Bearish sentiment on airlines may be running deep. But some analysts are making a case for the stocks, arguing there’s value in a lagging sector that has a postpandemic recovery path.
Citigroup analyst Stephen Trent reiterated Buy recommendations on several domestic and foreign airlines Wednesday, including
Delta Air Lines
The rationale for airline stocks is getting tougher as it sinks in that the recovery will take longer than hoped. “We are looking at a tough winter with cash crunches,” Trent writes. And it’s hard to be positive on a cyclical sector that isn’t participating in the broader cyclical rally that has lifted transportation and industrial stocks.
“But at a certain point,” he writes, “there’s scarcity value in a lagging sector with post-pandemic legs…the challenge being when and where things normalize.”
Global traffic patterns point to a mixed and uneven recovery. Air travel in the U.S. has improved a bit lately, with more than 1 million passengers going through security checkpoints on Sunday, the highest levels since the early days of the pandemic in mid-March. But that is still well below daily averages above 2 million passengers last fall, and traffic—which fell back to 662,000 passengers on Tuesday—isn’t showing a sustained rebound.
Total traffic isn’t the only headwind—it’s the fares and revenue composition, too. The U.S. recovery is being fueled by leisure and small-business travel, while large-scale corporate and international travel remains severely depressed. Consumers taking short hops to see friends and family may be filling planes domestically, but it isn’t helping the full-service legacy carriers that built route structures based on higher-margin business and international travel.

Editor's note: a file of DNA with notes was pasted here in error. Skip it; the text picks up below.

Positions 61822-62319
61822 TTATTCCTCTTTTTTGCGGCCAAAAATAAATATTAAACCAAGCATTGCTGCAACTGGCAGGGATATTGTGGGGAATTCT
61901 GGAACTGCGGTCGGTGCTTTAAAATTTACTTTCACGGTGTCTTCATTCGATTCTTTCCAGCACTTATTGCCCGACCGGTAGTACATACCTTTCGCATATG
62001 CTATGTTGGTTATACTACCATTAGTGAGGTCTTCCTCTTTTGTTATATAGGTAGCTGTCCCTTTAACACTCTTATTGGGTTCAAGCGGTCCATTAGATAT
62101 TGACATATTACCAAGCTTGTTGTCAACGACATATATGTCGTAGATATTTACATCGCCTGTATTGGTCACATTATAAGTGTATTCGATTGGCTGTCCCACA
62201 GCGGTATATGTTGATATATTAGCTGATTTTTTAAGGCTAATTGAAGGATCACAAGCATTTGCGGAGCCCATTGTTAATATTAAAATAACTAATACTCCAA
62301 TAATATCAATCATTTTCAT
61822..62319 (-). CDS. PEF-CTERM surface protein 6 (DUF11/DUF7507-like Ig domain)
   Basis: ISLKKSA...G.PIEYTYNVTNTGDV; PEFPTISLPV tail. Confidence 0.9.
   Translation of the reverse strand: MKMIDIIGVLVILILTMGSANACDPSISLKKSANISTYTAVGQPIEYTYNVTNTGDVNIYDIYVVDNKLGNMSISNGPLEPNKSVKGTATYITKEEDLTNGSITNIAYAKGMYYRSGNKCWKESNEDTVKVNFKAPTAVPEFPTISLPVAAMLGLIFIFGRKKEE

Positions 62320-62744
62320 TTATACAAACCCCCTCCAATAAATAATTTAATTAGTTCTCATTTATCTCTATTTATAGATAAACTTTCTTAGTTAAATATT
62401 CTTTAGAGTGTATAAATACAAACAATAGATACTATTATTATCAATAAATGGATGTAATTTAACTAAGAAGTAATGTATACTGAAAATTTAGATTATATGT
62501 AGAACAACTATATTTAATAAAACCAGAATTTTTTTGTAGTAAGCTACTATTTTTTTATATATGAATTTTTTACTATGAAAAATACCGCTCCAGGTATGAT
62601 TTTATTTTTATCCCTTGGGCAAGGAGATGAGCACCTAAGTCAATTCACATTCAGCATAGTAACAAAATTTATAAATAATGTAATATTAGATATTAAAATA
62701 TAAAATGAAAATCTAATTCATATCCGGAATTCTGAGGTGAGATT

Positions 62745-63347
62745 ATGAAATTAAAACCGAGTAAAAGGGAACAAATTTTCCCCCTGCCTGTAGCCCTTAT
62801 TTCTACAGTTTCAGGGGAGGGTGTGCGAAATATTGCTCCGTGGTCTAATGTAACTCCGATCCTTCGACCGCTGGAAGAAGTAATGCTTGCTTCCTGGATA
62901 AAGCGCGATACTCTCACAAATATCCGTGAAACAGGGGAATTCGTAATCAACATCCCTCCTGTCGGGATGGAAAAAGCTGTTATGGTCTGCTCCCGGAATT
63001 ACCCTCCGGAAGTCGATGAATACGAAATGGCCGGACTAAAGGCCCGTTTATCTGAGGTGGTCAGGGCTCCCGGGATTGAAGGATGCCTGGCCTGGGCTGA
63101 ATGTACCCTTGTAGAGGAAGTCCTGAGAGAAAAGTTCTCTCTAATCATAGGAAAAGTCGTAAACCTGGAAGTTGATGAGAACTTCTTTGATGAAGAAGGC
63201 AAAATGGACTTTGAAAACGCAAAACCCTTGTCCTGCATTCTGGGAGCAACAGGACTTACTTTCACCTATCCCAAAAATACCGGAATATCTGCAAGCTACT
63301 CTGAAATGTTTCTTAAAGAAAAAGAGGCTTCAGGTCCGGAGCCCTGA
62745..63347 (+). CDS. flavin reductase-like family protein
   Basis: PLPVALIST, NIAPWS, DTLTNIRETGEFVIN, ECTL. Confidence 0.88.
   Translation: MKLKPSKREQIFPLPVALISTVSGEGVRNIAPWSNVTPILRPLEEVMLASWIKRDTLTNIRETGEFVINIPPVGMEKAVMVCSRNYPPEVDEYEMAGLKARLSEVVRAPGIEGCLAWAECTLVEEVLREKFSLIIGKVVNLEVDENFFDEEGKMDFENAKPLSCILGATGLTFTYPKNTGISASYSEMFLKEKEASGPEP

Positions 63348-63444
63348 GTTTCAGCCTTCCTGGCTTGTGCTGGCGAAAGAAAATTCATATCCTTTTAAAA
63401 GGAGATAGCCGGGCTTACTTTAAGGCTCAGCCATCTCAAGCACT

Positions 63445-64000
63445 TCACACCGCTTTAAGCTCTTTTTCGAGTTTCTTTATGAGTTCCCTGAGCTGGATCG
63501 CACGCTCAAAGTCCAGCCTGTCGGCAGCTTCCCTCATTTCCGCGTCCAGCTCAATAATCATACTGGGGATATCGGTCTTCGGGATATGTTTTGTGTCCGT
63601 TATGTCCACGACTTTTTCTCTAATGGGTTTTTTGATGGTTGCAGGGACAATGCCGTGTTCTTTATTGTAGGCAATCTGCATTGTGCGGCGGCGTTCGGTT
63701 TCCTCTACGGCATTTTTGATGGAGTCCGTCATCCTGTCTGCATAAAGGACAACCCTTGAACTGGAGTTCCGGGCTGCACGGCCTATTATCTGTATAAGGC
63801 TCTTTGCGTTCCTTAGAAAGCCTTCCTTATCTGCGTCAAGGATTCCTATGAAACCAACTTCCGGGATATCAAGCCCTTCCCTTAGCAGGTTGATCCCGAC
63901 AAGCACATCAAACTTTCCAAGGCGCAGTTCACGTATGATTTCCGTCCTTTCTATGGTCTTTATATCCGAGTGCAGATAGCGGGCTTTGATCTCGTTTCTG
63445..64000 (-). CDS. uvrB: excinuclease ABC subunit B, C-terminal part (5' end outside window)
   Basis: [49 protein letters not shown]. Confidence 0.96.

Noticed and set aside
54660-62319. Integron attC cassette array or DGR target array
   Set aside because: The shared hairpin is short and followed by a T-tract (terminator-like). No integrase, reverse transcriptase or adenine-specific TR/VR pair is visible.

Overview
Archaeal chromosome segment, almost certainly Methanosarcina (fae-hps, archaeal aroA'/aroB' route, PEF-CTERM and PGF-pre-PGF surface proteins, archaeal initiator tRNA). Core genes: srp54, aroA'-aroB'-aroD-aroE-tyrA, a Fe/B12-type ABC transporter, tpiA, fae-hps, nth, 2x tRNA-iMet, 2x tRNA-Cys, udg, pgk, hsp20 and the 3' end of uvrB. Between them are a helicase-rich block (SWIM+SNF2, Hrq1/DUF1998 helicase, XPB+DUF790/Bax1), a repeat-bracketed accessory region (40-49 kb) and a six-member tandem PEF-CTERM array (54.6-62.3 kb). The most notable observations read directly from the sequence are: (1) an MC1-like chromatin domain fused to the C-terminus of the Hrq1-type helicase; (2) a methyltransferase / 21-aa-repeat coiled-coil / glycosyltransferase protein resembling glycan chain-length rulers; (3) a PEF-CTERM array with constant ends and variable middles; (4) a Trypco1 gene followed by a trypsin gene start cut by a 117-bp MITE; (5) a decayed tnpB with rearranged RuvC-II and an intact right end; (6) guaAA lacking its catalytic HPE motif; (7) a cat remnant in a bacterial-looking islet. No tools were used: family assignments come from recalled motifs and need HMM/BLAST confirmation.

Global air travel remains broadly depressed. Domestic traffic in China is now higher, year over year, and Latin American markets like Brazil are looking stronger. But travel to European destinations is stagnating. Ryanair, Europe’s largest airline, recently said it would maintain capacity at 40% of last year’s levels through the first quarter of 2021, well below prior estimates of 60% of capacity. Travel restrictions by the European Union “forced” the airline to trim its schedule, Ryanair CEO Michael O’Leary said.
Country-specific travel restrictions remain a big hurdle. Canada, for instance, recently loosened some restrictions, allowing extended family members to visit for the first time since the pandemic started. But the rules remain onerous: Visitors must commit to staying in Canada for 15 days, present a detailed quarantine plan, stay isolated for 14 days, and have written authorization for the visit from Canadian immigration authorities. “Until further notice, most foreign nationals cannot travel to Canada, even if they have a valid visitor visa,” the Canadian government said.
Airlines are cutting their cost structures by 30% to 40% to adjust to lower demand, Trent writes. But the big question remains: When will a sustainable recovery take hold?
J.P. Morgan analyst Jamie Baker is